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The Social Worker

  1. Apr 18, 2008 #1

    Ivan Seeking

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    We recently had a rather frustrating experience with a social worker. I have an uncle [uncle A] who has Cerebral Palsy and a reduced mental capacity. My grandmother and mother have cared for him since his birth, but for the first time in his life, at about age 60, he is trying to live on his own. We were able to arrange for social services to stop by and help watchdog things like his checkbook, rent payments, etc, as there was no longer any family nearby, and A didn’t want to relocate when my parents moved away. So, holding our collective breaths we tried to arrange for A to live alone. My other uncle [brother of the first] and I check in regularly, send money, help with his daily struggles and whatnot, and with the help of the social worker, our hope is that A will be able to manage. But after a few months I got a call from A telling me that he was bouncing checks all over town. After a bit of interrogation, it became clear that in spite of what we were being told, the social worker was doing almost nothing - helping with the checkbook is about the only real job that he has.

    Obviously I was very angry about this, but we need to rely on social services if this is going to work, so I didn't want to raise a big stink. So, I figured I should be pragmatic and just get things straightened out. When I tried to contact the social worker, he never returned my calls. Finally I caught him at my uncle's house during his next scheduled visit. I explained what happened and that A had not balanced his checkbook in months. I then asked politely if he could help get this corrected. He offered no explanations but agreed to clean things up. In the mean time I sent A the money that he needed to cover the checks. I also gave my uncle a good lecture about money and the importance of tracking his money properly, and how to do so.

    Some number of weeks later when I called to check-in, I get the following from my uncle: "Greg [the social worker] says that now he is my family and I don't have to listen to what you say". He told uncle B the same thing.

    :eek:

    I know my uncle very well and this did not originate with him [he is like a child]. This clearly did come from Greg! The trouble is that we couldn't afford to make trouble as Greg was the only help anywhere near my uncle, and he could potentially sabotage the program and make things much more difficult. It wasn't even clear to whom he answers.

    The good news is that I was just told that Greg has been reassigned and my uncle has a new social worker who seems to be right on top of things. But seriously, the nerve of that guy amazes me. Everyone in our family has given a great deal to help my uncle his entire life, and for this Bozo to come off with a statement like that makes me want to deck the guy. What a jerk!!! I nearly called to ask if he planned to cover A’s expenses from now on as well, but my hands were tied. I couldn't risk jeopardizing the programs that A is on now, and it was clear that Greg was a giant flake and a sneek, and he held all of the cards. It was infuriating!

    Whew! Been wanting to vent on that one for some time now.
     
    Last edited: Apr 18, 2008
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  3. Apr 18, 2008 #2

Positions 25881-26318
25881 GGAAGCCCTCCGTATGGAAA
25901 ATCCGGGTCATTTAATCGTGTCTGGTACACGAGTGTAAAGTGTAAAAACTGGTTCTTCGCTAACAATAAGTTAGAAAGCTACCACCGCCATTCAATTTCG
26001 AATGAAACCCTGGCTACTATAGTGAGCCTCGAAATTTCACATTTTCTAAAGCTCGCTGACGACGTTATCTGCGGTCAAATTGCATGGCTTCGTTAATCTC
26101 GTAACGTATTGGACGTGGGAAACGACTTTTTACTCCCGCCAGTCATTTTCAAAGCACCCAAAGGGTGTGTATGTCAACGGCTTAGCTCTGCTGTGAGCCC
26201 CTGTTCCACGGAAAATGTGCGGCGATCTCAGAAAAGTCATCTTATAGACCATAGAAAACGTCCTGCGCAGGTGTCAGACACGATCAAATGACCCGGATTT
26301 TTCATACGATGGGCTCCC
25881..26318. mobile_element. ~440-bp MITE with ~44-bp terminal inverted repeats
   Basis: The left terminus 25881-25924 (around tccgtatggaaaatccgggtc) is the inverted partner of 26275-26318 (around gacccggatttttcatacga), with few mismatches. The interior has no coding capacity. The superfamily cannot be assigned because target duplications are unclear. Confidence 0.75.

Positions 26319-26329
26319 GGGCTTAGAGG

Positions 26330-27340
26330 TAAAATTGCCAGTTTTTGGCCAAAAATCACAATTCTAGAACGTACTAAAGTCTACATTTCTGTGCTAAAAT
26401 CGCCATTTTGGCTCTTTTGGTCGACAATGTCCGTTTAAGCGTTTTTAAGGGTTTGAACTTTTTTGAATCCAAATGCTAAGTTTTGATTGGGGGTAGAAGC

Moonbear

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    Considering they let my sister get a degree as a social worker, it doesn't surprise me. The social worker probably doesn't know how to balance his own checkbook, let alone help someone else out with that. Seriously, social workers are about the ditziest group of people I've met. With very limited functions in very structured settings, they can be helpful, but you'd be better off finding some college kid to help your uncle out in exchange for room and board or some such.
     
  4. Apr 18, 2008 #3
    Yeah, the room and board for help is probably a good idea, just make sure it's not one of those stupid college kids, you know, the kind that want to become social workers.

    Personally I see Greg getting an ass-beating, but I'm assuming you don't want to go through with that, so I don't know. File a formal complaint? Get it on tape?
     
  5. Apr 18, 2008 #4

    Moonbear

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    :rofl: True. I'd look for someone who's a pre-med major. They'd see that as something to do well to put on their med school application to show what a do-gooder they are.
     
  6. Apr 18, 2008 #5
    What agency was the social worker from? It can make a big difference. Some of them are great, some of them definitely are terrible.

    Then there are just plain terrible social workers. The problem is that the worst workers seem to eventually end up working for the worst agencies.
     
  7. Apr 18, 2008 #6

    Ivan Seeking

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    I don't want to get too specific, but this is all part of a number of social programs that provide assistance with food, housing, medical expenses, etc. - State and Federal programs. The social worker is a part of one of these programs. A is on disability as well as receiving benefits for being mentally challenged, and for the CP.

    He is almost a functional adult, but not quite, which can make things very dicey at times. He has the emotions of a twelve or thirteen year old, or so.
     
    Last edited: Apr 18, 2008
  8. Apr 19, 2008 #7

    wolram

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    You are a good man Ivan and that social worker should have his ass kicked, i really do hate people like that, mom worked at a home for incurables, not the same i know, but the way some family members treated these patients was just wrong, i can only wish these sort of people nothing good.
     
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